Jewish learning Hidden in Plain Sight

By Heather Renetzky

Parashat Naso (Numbers 4:21-7:89)

The first time I ever read Parashat Naso was in preparation for my Bat Mitzvah. As a curious 12-year-old, there was a lot in this Torah portion that could have caught my eye: The instructions for how we can repair wrongdoings (Numbers 5:6-9), the baffling Sota ritual (I remember looking up what “adultery” meant), the very specific commitments of the Nazarite. But the thing I got stuck on was not any of the flashier parts of the parashah. It was a passing verse that describes the duties of the Gershonite clans:

וְנָשְׂאוּ אֶת־יְרִיעֹת הַמִּשְׁכָּן וְאֶת־אֹהֶל מוֹעֵד מִכְסֵהוּ וּמִכְסֵה הַתַּחַשׁ אֲשֶׁר־עָלָיו מִלְמָעְלָה וְאֶת־מָסַךְ פֶּתַח אֹהֶל מוֹעֵד׃

They shall carry the cloths of the Tabernacle, the Tent of Meeting with its covering, the covering of dolphin skin that is on top of it, and the screen for the entrance of the Tent of Meeting (Numbers 4:25).

I was utterly and completely fixated on this “dolphin skin.” My indignant 12-year-old-self asked every adult that would listen: “They’re in the middle of the desert and God wants them to find dolphin skins?!?! How is that supposed to work?”

No adult seemed to be as concerned with this detail as I was. All of these years later, I want to give that kid curiosity the attention that I think it deserves.

It turns out that our great sages also wondered about this תחש (tachash)—the creature that JPS plainly renders as dolphin—and that their stories and imaginings were even more magical than a dolphin in a desert. Rashi describes it as a multicolored beast that delighted in its own beauty.¹ In Midrash Tanhuma,² Rabbi Nehemia describes the תחש as a being created by God for the precise moment of building the mishkan (tabernacle), a creature that immediately disappeared after the mishkan was completed. Bemidbar Rabbah imagines that the creature didn’t unintentionally disappear but was actively hidden away.³ In all of these renderings, the תחש is depicted as a divinely-created unicorn-narwhal-type beast, big enough that it was the only animal whose hide was big enough to create thirty-cubit-long curtains for the mishkan.

This creature is so much more than a dolphin! Hidden in this passing verse lies the story of a magical, mystical creature whose existence made the building of the mishkan possible. Perhaps there weren’t dolphins in the desert, but there were mystical beings specifically placed there by God. In Parashat Naso, the תחש gets easily overshadowed by theatrical rituals and ceremonies. But it is the existence of the תחש that makes the dedication of the altar—which happens at the end of our parashah—possible.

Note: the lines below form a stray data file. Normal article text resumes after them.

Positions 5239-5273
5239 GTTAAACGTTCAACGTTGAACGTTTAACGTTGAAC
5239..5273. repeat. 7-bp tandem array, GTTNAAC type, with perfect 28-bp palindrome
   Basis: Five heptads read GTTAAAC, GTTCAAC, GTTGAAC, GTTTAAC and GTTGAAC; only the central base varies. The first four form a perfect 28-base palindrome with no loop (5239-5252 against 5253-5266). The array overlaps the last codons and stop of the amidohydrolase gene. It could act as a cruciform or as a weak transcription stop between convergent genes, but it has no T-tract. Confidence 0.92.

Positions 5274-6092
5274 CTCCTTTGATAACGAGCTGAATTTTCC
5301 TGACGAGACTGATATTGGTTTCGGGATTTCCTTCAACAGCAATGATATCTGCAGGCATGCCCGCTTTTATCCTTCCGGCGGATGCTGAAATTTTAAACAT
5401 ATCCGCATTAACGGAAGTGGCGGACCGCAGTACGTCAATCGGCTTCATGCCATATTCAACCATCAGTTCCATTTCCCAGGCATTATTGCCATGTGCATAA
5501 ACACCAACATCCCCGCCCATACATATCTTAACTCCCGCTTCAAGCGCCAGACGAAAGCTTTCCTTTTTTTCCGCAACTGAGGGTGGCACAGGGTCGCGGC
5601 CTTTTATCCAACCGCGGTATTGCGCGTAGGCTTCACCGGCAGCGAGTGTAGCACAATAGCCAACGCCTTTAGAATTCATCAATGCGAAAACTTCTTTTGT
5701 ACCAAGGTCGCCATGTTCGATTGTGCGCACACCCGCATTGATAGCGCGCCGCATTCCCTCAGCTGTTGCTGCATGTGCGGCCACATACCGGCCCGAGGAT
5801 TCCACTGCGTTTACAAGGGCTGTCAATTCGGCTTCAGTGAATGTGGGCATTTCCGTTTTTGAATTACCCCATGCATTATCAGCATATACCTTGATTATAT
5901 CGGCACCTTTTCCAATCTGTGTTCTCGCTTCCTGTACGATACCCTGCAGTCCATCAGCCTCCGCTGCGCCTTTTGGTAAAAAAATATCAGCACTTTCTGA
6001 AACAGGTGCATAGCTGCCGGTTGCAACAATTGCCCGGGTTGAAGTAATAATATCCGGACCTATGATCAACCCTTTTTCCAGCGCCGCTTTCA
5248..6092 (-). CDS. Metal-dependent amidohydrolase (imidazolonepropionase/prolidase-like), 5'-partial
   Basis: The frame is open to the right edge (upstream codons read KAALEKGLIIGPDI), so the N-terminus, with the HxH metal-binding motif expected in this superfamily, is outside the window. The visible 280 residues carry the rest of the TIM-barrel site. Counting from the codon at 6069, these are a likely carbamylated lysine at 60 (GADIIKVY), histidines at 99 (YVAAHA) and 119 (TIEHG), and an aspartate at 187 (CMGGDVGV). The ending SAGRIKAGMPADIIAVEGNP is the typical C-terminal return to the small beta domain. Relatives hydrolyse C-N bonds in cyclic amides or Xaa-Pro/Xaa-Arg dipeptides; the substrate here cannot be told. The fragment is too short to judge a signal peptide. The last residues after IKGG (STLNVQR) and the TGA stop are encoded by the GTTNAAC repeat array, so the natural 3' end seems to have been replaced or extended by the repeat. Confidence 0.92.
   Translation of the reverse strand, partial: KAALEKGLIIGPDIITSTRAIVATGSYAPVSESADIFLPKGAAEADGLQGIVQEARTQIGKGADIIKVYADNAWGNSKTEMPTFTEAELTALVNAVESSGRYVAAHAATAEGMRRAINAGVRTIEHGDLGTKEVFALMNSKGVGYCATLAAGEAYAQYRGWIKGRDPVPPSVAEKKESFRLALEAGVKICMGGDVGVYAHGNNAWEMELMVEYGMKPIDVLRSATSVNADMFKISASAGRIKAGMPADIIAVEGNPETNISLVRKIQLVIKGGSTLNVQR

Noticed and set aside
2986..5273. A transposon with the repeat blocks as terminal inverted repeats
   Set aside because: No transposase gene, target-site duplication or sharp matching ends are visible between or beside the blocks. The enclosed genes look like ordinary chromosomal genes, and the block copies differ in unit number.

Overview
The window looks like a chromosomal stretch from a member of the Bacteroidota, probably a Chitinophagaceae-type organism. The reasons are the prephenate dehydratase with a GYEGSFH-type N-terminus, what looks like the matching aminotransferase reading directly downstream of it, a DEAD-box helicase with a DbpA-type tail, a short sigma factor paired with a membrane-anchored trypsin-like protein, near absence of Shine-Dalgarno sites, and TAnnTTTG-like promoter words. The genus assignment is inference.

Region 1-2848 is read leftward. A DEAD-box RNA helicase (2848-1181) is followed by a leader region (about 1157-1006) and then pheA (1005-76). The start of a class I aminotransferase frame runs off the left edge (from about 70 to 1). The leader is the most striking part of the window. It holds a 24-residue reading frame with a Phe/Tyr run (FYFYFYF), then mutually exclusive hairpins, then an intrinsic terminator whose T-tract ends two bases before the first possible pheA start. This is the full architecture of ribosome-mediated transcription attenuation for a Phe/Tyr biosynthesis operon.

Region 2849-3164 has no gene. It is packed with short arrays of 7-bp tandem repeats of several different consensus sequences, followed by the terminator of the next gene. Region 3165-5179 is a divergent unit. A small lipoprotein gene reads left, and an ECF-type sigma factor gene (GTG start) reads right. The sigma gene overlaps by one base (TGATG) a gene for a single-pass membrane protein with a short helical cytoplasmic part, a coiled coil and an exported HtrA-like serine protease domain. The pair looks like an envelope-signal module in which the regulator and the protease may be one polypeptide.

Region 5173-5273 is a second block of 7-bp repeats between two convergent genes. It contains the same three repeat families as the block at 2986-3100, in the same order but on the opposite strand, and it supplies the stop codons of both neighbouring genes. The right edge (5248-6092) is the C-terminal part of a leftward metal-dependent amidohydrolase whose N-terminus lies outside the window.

And herein, I think, is what the תחש, and Parashat Naso, can teach us: Don’t overlook those who are hidden in the details.

The very start of our Torah portion is the instruction from God to Moshe:

נָשֹׂא אֶת־רֹאשׁ בְּנֵי גֵרְשׁוֹן גַּם־הֵם

The verse reads, “Count the Gershonites, also,” (Numbers 4:22).

In other words, don’t forget the Gershonites. They may not be the ones transporting the sacred Ark,4 but they still have a role to play here, and they still matter.

And as my 12-year-old-self would say: Pay attention to the תחש—you might just discover a magical narwhal-unicorn!

In the poem “Tourists,” Israeli poet Yehuda Amichai writes:

Once I sat on the steps by agate at David’s Tower,
I placed my two heavy baskets at my side. A group of tourists
was standing around their guide and I became their target marker. “You see that man with the baskets? Just right of his head there’s an arch
from the Roman period. Just right of his head.” “But he’s moving, he’s moving!”
I said to myself: redemption will come only if their guide tells them,
“You see that arch from the Roman period? It’s not important: but next to it, left and down a bit, there sits a man who’s bought fruit and vegetables for his family.”

Amichai gives voice to the experience of the overlooked—to the Gershonites, nearly forgotten in the census, and to the תחש, lost in plain sight. It is when we pay attention to all people and creatures in the picture that we can create and anoint the mishkan—building and creating holy, sacred communities together.


  1. Rashi no Exodus 25:5
  2. Midrash Tanchuma, Terumah 6:1
  3. Bemidbar Rabbah 6:3
  4. Chizkuni on Numbers 4:22

Heather Renetzky is a shana dalet Hebrew College rabbinical student. She is a firm believer in the healing power of deep listening, trees, and homemade chocolate chip cookies.

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